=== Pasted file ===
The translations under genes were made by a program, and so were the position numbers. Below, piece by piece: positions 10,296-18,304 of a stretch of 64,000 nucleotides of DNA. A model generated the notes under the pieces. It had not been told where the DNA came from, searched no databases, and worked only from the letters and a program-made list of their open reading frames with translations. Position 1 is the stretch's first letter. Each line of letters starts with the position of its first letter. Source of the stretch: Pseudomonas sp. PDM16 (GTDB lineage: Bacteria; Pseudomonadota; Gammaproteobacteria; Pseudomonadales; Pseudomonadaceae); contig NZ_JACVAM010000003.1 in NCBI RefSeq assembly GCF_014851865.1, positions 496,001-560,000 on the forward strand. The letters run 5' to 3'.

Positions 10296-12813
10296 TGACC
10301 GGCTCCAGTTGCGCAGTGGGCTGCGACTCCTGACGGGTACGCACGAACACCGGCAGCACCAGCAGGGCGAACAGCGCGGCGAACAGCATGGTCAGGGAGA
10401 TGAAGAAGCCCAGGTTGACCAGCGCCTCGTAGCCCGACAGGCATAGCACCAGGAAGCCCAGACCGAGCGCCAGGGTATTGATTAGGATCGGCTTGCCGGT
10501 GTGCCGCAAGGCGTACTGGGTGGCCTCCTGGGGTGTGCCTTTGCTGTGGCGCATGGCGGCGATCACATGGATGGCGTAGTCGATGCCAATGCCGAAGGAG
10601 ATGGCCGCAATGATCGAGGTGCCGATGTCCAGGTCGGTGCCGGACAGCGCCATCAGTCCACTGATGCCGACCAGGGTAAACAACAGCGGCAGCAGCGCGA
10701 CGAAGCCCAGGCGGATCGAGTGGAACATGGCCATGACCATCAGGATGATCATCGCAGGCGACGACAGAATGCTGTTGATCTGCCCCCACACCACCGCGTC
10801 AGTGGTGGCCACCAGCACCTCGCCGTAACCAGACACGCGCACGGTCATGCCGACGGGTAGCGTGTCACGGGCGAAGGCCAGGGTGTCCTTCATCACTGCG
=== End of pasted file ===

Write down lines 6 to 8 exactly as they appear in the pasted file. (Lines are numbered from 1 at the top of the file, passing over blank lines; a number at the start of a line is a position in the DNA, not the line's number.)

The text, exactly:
10501 GTGCCGCAAGGCGTACTGGGTGGCCTCCTGGGGTGTGCCTTTGCTGTGGCGCATGGCGGCGATCACATGGATGGCGTAGTCGATGCCAATGCCGAAGGAG
10601 ATGGCCGCAATGATCGAGGTGCCGATGTCCAGGTCGGTGCCGGACAGCGCCATCAGTCCACTGATGCCGACCAGGGTAAACAACAGCGGCAGCAGCGCGA
10701 CGAAGCCCAGGCGGATCGAGTGGAACATGGCCATGACCATCAGGATGATCATCGCAGGCGACGACAGAATGCTGTTGATCTGCCCCCACACCACCGCGTC